Grocery List Essentials for Diabetes
As more and more people of all ages are diagnosed with diabetes everyday, grocery stores can expect people to turn more toward home cooked meals, seeking out nutrition advice and healthier options for feeding themselves and their families.
By Tyler Kim, RDBA Dietetic Intern, Wellness Workdays
30.3 million Americans in 2015 had Type 2 diabetes, and 1.5 million more are diagnosed every year. Type 2 diabetes, which is the most common form, occurs when the body becomes unable to adequately use the insulin produced by the pancreas to regulate blood sugar, especially after eating. When the body is overloaded with carbohydrates or sugars, especially refined carbs, over time the pancreas is unable to keep up with the demand for insulin to keep these blood glucose levels in check. Hyperglycemia, or elevated blood glucose can wreak havoc on the organs with complications including increased risk for heart and kidney disease, nerves damage and amputations, and impaired vision or blindness.
In managing type 2 diabetes, aside from medication, the two key components are physical activity and adopting a healthful eating pattern. Thus, as more and more people of all ages are diagnosed everyday, grocery stores can expect people to turn more toward home cooked meals, seeking out nutrition advice and healthier options for feeding themselves and their families.
Here are some "superfoods" to incorporate into a diabetes-friendly (or any general healthful) eating pattern:
- Beans, soy, and other plant-based proteins: Low in fat and richer in fiber, vitamins and minerals, plant-proteins are a nutrition powerhouse. Often containing as much protein as their animal counterpart per serving minus the saturated fat and cholesterol, these products are a great choice for vegetarians and meat-eaters alike.
- Non-starchy vegetables: Non-starchy vegetables, especially the leafy greens, are important components in any diet, but especially for diabetes. Loaded with phytochemicals/antioxidants, fiber, vitamins, and minerals but low in calories and carbohydrates, they are ideal choices for controlling blood glucose after eating. As a general rule of thumb, try making half of your plate non-starchy vegetables, which can be fresh, frozen, or canned (Tip: If using canned, go for the no or low-sodium if available or rinse with water before eating).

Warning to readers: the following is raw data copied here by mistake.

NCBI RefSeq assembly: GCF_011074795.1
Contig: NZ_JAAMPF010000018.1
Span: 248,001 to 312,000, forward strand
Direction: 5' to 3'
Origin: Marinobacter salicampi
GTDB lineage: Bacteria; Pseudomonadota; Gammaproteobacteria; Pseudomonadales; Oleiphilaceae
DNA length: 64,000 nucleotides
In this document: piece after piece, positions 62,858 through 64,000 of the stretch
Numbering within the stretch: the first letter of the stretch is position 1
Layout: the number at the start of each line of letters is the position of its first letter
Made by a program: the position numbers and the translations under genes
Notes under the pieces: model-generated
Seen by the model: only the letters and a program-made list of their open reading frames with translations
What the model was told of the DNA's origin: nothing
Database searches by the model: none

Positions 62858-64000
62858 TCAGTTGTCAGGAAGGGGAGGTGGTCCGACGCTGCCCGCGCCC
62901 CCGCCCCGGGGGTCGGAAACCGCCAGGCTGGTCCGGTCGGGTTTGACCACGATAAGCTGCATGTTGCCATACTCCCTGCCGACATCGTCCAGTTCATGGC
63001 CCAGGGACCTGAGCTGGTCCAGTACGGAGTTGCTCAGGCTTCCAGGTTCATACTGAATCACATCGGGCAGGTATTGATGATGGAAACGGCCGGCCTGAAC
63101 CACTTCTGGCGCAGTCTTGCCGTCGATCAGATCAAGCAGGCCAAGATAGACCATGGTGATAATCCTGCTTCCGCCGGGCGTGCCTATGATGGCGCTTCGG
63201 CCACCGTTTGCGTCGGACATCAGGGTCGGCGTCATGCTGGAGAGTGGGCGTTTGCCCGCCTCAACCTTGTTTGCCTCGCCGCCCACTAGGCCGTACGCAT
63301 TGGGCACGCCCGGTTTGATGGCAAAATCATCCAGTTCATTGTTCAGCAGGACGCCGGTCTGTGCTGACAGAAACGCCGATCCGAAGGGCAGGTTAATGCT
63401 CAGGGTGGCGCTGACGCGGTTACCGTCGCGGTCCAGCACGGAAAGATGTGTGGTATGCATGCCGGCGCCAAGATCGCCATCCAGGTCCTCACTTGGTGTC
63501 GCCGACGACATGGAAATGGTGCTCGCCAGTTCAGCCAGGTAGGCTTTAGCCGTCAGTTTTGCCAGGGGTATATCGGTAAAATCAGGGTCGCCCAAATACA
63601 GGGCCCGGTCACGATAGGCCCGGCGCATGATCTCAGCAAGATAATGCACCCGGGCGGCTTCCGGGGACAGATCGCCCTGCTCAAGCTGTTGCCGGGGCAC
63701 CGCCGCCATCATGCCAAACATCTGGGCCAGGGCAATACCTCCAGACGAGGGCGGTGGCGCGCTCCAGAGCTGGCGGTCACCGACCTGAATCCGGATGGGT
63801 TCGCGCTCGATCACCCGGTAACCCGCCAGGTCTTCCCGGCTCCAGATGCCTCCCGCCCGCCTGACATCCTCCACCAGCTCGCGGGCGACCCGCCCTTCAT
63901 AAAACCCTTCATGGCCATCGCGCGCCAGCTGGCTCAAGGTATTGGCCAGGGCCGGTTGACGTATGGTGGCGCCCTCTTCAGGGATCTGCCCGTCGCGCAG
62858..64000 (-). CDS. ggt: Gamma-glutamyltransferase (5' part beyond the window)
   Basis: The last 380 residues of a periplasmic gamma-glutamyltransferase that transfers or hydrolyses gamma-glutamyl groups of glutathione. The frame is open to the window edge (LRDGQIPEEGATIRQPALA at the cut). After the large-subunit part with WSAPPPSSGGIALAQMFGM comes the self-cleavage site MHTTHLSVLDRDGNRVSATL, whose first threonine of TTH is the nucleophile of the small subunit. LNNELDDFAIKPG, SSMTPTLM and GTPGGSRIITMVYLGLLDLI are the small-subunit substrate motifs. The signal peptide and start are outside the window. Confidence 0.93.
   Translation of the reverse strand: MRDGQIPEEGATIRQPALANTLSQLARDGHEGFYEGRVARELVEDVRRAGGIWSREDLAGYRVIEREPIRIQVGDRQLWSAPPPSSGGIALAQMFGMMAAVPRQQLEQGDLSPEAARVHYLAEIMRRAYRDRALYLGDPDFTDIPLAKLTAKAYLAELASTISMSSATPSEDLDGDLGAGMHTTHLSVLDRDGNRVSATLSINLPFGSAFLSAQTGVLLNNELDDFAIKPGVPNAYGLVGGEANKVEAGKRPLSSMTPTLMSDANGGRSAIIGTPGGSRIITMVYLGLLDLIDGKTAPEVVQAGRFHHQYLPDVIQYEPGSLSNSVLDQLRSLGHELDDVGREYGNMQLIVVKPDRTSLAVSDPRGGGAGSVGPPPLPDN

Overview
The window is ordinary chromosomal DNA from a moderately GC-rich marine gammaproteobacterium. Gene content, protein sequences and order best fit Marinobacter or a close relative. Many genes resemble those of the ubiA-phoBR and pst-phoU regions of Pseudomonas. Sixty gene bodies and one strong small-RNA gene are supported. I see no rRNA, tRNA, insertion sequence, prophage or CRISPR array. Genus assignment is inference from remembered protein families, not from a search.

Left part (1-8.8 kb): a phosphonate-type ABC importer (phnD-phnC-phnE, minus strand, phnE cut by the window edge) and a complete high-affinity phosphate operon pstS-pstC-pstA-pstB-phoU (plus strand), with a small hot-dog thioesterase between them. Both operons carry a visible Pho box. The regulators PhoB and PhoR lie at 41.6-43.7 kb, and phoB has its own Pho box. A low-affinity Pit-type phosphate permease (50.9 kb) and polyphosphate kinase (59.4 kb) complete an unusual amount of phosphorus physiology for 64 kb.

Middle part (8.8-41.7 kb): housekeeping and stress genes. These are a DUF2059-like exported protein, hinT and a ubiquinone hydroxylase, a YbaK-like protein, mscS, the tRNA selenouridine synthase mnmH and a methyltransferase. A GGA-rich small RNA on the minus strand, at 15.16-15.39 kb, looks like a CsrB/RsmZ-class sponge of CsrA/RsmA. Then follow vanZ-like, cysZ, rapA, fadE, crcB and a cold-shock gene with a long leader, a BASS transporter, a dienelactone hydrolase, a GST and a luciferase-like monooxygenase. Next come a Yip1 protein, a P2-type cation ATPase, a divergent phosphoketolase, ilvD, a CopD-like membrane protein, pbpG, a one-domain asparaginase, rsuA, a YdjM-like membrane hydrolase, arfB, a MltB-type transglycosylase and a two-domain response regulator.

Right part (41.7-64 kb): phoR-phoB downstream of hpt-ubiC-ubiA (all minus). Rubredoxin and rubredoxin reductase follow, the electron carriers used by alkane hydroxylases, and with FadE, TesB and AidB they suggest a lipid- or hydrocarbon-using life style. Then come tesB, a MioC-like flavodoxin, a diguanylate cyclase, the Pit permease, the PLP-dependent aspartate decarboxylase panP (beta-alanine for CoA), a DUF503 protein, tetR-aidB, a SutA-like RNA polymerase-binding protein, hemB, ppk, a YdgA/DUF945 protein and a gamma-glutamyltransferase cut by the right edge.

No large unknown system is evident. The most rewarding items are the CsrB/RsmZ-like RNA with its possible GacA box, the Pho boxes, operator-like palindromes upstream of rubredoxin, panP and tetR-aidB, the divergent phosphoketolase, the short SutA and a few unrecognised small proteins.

- Citrus Fruits and Berries: Though fruits do contribute to carbohydrate intake due to their naturally occurring sugars, they are still part of a healthful dietary pattern for diabetics as they contribute an array of essential vitamins and minerals. Citrus fruits, berries, and apples are specially good options for diabetics due to their high fiber and antioxidant properties.
- Oatmeal and other whole grains: When choosing carbohydrates for diabetes management, it is important to pick your grains wisely. Whole grains are definitely the way to go as they still have their bran and germ intact. This is where the protein, fiber, vitamins, and minerals are naturally stored but almost entirely removed in the refining process.
- Nuts, Seeds, and other foods high in omega-3 fatty acids: Packed with fiber, healthy unsaturated fats, and protein, but low in carbohydrates, these foods are ideas choices especially in place of saturated and trans fats. They help with satiety, heart health and inflammation, as well as blood glucose control. Examples of foods high in omega-3 fatty acids include fatty fish, walnuts, flax and chia seeds.
Hopefully this provides a helpful tool for basic meal planning and creating grocery lists for diabetes-friendly shopping. For any further questions or individualized nutrition guidance, customers should be encouraged to seek out the help of your friendly supermarket dietitian or to consult his/her local registered dietitian and/or certified diabetes educator (CDE).